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Racial differences in risk factors for atherosclerosis. The ARIC Study. Atherosclerosis Risk in Communities.

TitleRacial differences in risk factors for atherosclerosis. The ARIC Study. Atherosclerosis Risk in Communities.
Publication TypeJournal Article
Year of Publication1997
AuthorsHutchinson RG, Watson RL, Davis CE, Barnes R, Brown S, Romm F, Spencer JM, Tyroler HA, Wu K
JournalAngiology
Volume48
Issue4
Pagination279-90
Date Published1997 Apr
ISSN0003-3197
KeywordsAfrican Continental Ancestry Group, Arteriosclerosis, Blood Glucose, Cohort Studies, Diabetes Mellitus, European Continental Ancestry Group, Female, Humans, Hypertension, Lipids, Male, Maryland, Middle Aged, Minnesota, Mississippi, North Carolina, Obesity, Prevalence, Risk Factors, Smoking
Abstract

This paper describes black/white differences in risk factors for atherosclerosis in the large multicenter Atherosclerosis Risk in Communities (ARIC) Project sponsored by the National Heart, Lung, and Blood Institute. It is based on data collected at baseline in ARIC's four geographically distinct clinical centers. Participants were randomly selected (4264 black and 11,479 white men and women, ages forty-five to sixty-four years at entry). There were striking differences in obesity between black and white women, higher fasting glucose and greater prevalence of diabetes in blacks, and lower high-density lipoprotein values in white men. Not unexpectedly, blood pressure in black participants exceeded that in whites. Clustering of multiple risk factors was more common in the black population. Conversely, prevalence of no risk factors was greatest among whites. In conclusion, while African-Americans and Caucasians share much the same group of risk factors for atherosclerosis, there are clinically important racial differences in emphasis.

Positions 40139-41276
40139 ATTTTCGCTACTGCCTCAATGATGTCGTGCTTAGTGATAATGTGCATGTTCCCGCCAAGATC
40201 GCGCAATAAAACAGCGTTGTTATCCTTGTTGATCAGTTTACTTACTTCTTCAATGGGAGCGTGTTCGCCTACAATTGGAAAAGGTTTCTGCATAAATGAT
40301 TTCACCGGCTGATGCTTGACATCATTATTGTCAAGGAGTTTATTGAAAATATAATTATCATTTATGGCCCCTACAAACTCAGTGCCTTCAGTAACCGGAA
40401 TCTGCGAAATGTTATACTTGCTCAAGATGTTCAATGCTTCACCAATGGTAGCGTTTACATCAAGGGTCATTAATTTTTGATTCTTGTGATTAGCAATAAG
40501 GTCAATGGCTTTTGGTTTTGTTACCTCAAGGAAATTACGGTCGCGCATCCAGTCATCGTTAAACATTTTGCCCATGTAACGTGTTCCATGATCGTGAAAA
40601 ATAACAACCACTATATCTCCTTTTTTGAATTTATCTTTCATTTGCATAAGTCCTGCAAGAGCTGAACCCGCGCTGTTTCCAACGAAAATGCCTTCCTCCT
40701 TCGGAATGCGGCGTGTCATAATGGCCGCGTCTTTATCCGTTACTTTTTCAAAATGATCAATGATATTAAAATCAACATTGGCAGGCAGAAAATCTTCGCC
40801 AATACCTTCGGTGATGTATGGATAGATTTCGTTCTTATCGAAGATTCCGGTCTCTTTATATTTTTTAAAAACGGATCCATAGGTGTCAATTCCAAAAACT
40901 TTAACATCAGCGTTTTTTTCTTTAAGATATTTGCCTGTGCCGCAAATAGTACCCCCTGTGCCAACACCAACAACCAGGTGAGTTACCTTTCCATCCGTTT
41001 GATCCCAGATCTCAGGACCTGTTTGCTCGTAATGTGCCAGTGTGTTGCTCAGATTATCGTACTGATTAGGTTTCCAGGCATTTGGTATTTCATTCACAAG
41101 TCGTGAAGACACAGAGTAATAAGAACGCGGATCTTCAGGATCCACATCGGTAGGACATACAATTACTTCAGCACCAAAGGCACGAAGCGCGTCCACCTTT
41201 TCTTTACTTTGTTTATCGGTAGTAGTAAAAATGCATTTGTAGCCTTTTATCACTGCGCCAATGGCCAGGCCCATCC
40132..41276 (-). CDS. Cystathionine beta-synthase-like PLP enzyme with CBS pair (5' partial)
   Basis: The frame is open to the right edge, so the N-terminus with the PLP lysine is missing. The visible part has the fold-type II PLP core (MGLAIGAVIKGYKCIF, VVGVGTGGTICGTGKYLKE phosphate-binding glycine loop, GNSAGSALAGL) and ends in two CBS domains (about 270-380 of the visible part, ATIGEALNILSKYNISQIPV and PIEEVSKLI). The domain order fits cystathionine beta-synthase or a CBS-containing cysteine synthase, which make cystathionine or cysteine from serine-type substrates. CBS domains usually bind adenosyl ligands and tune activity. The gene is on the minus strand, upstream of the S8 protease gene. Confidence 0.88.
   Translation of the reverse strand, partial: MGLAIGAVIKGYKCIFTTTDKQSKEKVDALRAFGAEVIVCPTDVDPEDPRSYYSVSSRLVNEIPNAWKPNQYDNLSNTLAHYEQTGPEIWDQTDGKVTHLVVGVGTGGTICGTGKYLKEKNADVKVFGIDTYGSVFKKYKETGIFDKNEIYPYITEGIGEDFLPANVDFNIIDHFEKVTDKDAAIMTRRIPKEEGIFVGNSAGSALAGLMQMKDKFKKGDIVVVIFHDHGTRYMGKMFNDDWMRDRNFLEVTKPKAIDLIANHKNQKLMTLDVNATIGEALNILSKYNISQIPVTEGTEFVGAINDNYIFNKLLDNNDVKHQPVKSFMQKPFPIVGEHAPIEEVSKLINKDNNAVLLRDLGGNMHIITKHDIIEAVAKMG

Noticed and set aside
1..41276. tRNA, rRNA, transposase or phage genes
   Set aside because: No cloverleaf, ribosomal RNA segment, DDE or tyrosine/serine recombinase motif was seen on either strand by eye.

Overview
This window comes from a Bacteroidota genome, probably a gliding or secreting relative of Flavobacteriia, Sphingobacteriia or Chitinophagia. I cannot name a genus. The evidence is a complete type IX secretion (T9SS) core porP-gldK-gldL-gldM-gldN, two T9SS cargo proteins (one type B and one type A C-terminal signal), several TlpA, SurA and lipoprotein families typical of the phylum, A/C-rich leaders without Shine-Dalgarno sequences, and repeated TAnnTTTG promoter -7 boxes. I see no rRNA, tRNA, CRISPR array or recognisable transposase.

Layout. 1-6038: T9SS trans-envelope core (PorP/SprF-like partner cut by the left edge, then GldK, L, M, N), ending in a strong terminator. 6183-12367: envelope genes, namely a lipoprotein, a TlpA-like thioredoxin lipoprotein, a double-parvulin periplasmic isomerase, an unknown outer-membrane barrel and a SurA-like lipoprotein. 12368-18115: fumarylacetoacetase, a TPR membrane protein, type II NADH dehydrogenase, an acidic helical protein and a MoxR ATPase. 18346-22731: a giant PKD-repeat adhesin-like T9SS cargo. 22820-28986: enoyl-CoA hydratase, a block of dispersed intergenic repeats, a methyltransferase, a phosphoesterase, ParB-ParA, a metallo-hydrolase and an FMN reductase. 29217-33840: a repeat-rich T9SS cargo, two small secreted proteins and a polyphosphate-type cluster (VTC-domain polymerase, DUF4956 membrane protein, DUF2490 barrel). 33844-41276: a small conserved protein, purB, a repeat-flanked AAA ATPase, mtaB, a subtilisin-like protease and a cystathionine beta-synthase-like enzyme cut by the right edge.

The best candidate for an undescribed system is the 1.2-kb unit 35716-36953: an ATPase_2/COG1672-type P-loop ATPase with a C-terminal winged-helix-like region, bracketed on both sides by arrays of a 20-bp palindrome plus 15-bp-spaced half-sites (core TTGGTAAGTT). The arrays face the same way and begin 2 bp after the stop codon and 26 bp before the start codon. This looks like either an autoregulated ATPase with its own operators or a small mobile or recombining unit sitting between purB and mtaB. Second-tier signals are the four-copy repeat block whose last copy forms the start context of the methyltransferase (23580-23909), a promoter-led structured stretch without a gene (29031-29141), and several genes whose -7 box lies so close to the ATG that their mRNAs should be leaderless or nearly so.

DOI10.1177/000331979704800401
Alternate JournalAngiology
PubMed ID9112876
Grant ListN01-HC-55015 / HC / NHLBI NIH HHS / United States
N01-HC-55016 / HC / NHLBI NIH HHS / United States
N01-HC-55018 / HC / NHLBI NIH HHS / United States